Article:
First AD60 Class Beyer-Garratt heavy goods steam locomotive, the largest class of steam engine in Australia, entered service. Four members of the 60 Class have been preserved.

22 January 1956

Railway opened between St James and Wynyard, completing the City Circle railway in Sydney.

2 January 1957

AD60 Class locomotive No. 6040 became the last steam locomotive to enter service with the Department of Railways in New South Wales.

9 June 1957

Electrification of the railway across the Blue Mountains to Lithgow opened.

1 September 1959

First 48 Class diesel-electric locomotive entered service in New South Wales. A total of 165 members of the 48 Class entered service, demonstrating very reliable service on light lines, passenger and general goods work.

25 February 1961

Sydney tramway system closed. The last trams operated between the CBD and La Perouse, with R1 Class tram 1995 being the final tram to operate in Sydney’s streets until 1997. The Sydney tramway network had once been the second-largest in the Commonwealth after London.

3 January 1962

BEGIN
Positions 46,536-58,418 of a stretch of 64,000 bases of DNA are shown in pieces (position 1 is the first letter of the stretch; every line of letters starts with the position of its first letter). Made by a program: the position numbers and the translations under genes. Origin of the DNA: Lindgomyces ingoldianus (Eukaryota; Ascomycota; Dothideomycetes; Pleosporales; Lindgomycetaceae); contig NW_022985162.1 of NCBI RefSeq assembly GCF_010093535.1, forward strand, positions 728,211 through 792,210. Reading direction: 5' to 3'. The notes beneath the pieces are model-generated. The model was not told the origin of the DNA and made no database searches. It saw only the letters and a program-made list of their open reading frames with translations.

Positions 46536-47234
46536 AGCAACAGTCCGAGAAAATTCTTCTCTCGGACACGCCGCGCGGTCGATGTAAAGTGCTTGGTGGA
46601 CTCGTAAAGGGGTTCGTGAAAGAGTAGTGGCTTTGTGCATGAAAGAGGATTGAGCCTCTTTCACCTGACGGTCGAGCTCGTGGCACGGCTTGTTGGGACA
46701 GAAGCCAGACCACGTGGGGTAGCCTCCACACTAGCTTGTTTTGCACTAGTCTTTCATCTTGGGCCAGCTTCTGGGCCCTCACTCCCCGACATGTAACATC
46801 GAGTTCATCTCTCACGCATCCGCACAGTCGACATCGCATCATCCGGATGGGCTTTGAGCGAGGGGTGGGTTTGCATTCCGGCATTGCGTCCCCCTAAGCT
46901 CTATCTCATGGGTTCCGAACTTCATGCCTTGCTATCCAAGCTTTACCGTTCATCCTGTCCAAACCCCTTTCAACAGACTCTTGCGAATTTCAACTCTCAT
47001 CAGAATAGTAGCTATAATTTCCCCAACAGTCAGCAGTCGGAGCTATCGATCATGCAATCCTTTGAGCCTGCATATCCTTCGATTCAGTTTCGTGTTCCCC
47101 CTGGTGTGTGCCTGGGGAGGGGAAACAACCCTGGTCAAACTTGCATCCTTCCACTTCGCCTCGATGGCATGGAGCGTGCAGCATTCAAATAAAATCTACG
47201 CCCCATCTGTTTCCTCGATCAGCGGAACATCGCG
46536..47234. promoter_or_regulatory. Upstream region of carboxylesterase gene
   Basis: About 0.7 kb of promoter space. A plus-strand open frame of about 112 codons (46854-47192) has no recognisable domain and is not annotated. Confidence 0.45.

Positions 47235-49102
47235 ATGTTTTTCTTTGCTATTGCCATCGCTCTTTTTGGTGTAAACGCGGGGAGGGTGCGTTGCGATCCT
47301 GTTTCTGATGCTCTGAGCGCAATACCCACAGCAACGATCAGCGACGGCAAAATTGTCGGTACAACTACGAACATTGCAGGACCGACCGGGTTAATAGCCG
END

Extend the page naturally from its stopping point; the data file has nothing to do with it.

Standard gauge railway line opened between Albury and Melbourne, completing the standard gauge connection between Sydney and Melbourne. The completion of the standard gauge line enabled direct trains to operate between Australia’s two largest cities for the first time.

12 April 1962

Inauguration of the Southern Aurora standard gauge express passenger train between Sydney and Melbourne. The Southern Aurora operated an overnight service between Sydney and Melbourne until 1986.

2 March 1964

Australia’s first double-deck train carriages entered service in Sydney.

29 November 1969

Standard gauge railway line opened between Broken Hill and Port Pirie, completing the standard gauge railway across Australia between Sydney and Perth. The completion of the standard gauge line enabled direct trains to operate across Australia between Sydney and Perth for the first time.

23 February 1970

Inauguration of the Indian Pacific passenger train between Sydney and Perth.

23 February 1973

Last regular steam-hauled trains operated in government service in New South Wales. AD60 Class Beyer-Garratt locomotive 6042 worked two trips from the State Mine to Wangi Power station, near Awaba. Limited steam shunting continued in government service at some workshops in New South Wales until the 1980s.

18 January 1977